Amazon is getting into the oceanic freight shipping game
Virtually every product produced in Asia comes to the US by boat and, as such, oceanic shipping has become a $350 billion industry. Now, Amazon wants a piece of that action. The online mega-retailer’s China division has been awarded clearance by the Federal Maritime Commission to conduct ocean freight services as a licensed Ocean Transportation Intermediary. That means it can legally ship goods for other companies. The new service, dubbed Fulfillment by Amazon (FBA), won’t do much directly for individual consumers. However, it will allow Amazon’s Chinese partners to more easily and cost-effectively get their products across the Pacific and into said customers waiting hands.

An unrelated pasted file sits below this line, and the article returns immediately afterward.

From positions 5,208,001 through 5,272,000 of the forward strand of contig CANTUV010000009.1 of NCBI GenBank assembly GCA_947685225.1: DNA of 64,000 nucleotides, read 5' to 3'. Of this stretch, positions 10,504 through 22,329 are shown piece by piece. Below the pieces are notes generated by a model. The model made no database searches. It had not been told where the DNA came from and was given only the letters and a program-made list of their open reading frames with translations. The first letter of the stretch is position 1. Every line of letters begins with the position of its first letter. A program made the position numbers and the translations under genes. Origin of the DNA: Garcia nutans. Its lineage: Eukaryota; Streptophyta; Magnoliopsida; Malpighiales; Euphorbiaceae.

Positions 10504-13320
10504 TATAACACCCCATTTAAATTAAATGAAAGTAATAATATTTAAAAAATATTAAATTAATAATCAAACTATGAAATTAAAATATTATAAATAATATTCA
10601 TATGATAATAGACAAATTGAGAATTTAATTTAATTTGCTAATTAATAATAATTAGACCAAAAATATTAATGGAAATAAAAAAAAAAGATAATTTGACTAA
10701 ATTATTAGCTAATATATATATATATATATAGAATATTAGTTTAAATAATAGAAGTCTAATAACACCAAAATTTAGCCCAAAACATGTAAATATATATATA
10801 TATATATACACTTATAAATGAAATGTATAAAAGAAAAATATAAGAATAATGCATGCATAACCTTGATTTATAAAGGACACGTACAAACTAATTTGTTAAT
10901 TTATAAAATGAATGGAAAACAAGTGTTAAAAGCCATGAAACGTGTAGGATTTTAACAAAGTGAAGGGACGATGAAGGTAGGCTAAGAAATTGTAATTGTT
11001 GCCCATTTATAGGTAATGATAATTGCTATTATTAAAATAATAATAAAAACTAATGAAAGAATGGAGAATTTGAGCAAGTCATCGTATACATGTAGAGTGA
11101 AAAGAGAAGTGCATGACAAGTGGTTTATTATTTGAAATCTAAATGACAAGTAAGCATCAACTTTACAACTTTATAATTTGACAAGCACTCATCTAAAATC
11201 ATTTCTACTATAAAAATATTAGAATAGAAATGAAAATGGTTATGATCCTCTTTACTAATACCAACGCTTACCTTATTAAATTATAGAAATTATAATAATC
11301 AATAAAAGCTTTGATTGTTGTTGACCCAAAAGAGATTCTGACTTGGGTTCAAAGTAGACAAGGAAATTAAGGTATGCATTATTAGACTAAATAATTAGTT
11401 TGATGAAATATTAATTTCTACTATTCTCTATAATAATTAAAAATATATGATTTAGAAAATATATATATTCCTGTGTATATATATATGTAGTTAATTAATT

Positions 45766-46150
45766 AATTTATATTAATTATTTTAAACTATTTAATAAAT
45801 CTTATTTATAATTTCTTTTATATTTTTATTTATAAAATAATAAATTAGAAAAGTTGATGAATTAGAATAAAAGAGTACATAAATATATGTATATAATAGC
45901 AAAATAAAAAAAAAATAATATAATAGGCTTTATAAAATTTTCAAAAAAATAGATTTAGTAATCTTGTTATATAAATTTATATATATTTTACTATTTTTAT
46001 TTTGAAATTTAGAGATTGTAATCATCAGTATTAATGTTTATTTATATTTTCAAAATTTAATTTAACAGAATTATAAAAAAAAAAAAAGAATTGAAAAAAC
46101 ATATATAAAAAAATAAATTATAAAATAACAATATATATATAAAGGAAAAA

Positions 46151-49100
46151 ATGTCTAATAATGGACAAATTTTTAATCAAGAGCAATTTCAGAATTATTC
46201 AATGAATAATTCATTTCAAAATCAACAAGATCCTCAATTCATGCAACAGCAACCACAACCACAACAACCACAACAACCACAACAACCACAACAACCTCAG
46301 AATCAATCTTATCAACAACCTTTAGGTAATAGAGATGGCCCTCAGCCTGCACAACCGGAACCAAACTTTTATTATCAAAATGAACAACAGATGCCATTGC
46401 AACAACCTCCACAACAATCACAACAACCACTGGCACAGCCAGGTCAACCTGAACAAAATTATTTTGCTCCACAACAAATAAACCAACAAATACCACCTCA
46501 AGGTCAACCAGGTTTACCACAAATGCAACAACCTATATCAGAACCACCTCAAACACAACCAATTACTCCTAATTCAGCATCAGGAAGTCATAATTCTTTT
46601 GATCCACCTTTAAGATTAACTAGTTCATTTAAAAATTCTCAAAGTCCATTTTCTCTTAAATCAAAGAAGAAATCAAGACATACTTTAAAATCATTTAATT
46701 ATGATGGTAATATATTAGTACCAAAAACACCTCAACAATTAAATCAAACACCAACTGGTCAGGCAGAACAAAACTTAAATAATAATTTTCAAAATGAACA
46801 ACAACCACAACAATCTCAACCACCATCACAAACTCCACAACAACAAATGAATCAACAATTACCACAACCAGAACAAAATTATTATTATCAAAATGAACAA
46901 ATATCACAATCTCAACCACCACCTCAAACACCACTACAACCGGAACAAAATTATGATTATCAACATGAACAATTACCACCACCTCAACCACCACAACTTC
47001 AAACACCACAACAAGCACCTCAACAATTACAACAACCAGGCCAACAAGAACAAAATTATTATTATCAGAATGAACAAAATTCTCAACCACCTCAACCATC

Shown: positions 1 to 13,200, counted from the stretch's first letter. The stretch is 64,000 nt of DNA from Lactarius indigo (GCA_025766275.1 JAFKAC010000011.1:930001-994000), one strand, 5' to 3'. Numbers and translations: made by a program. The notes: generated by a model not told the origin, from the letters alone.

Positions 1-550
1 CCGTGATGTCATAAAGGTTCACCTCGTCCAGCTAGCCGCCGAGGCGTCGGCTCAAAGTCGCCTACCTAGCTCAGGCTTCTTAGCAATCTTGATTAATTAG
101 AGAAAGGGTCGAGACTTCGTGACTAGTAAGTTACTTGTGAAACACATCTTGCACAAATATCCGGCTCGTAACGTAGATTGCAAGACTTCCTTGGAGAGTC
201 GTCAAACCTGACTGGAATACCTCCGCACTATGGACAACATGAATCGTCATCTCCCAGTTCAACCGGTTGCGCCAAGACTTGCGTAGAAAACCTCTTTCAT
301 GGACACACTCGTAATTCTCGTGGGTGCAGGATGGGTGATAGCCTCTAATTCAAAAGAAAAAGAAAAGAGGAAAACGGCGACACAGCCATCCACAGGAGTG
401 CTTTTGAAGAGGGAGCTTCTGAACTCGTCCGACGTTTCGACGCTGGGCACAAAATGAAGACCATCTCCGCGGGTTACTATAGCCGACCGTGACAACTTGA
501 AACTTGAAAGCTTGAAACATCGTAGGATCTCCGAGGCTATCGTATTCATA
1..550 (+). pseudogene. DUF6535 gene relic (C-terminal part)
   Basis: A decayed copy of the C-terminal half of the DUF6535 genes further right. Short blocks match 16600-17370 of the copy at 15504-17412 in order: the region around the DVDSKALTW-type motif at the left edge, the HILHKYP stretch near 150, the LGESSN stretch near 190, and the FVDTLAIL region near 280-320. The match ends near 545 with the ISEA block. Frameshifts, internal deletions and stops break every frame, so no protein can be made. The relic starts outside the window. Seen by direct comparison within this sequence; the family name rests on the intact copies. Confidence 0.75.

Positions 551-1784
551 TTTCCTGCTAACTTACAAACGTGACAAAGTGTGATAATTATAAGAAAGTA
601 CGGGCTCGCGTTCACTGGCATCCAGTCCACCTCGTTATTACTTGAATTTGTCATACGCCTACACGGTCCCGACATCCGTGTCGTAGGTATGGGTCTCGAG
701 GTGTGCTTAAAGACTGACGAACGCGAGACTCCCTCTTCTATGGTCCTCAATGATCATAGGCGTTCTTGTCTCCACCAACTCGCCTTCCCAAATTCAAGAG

Now, oceanic shipping is already dirt cheap. As Business Insider points out, it only costs about $1300 to ship a 40-foot container holding up to 10,000 units of product — that translates into roughly 13 cents per unit, or just under $10 to deliver a flatscreen TV. The biggest component of that cost comes from labor: transferring containers from dock to ship to dock, ensuring that all the shipments are properly accounted for, and that shipments comply with all local tariffs and laws. Amazon reportedly figures that it can apply the same automation techniques (both hardware- and software-based) found in its warehouses to this process and reduce costs even further. Combined with the company’s fledgling aircraft fleet, this could prove a very lucrative new business for Amazon.
[Image Credit: Getty]
- ^ wants a piece (www.businessinsider.com)
- ^ Federal Maritime Commission (www2.fmc.gov)
- ^ Business Insider (www.businessinsider.com)
- ^ flatscreen TV (www.engadget.com)
- ^ fledgling aircraft fleet (www.engadget.com)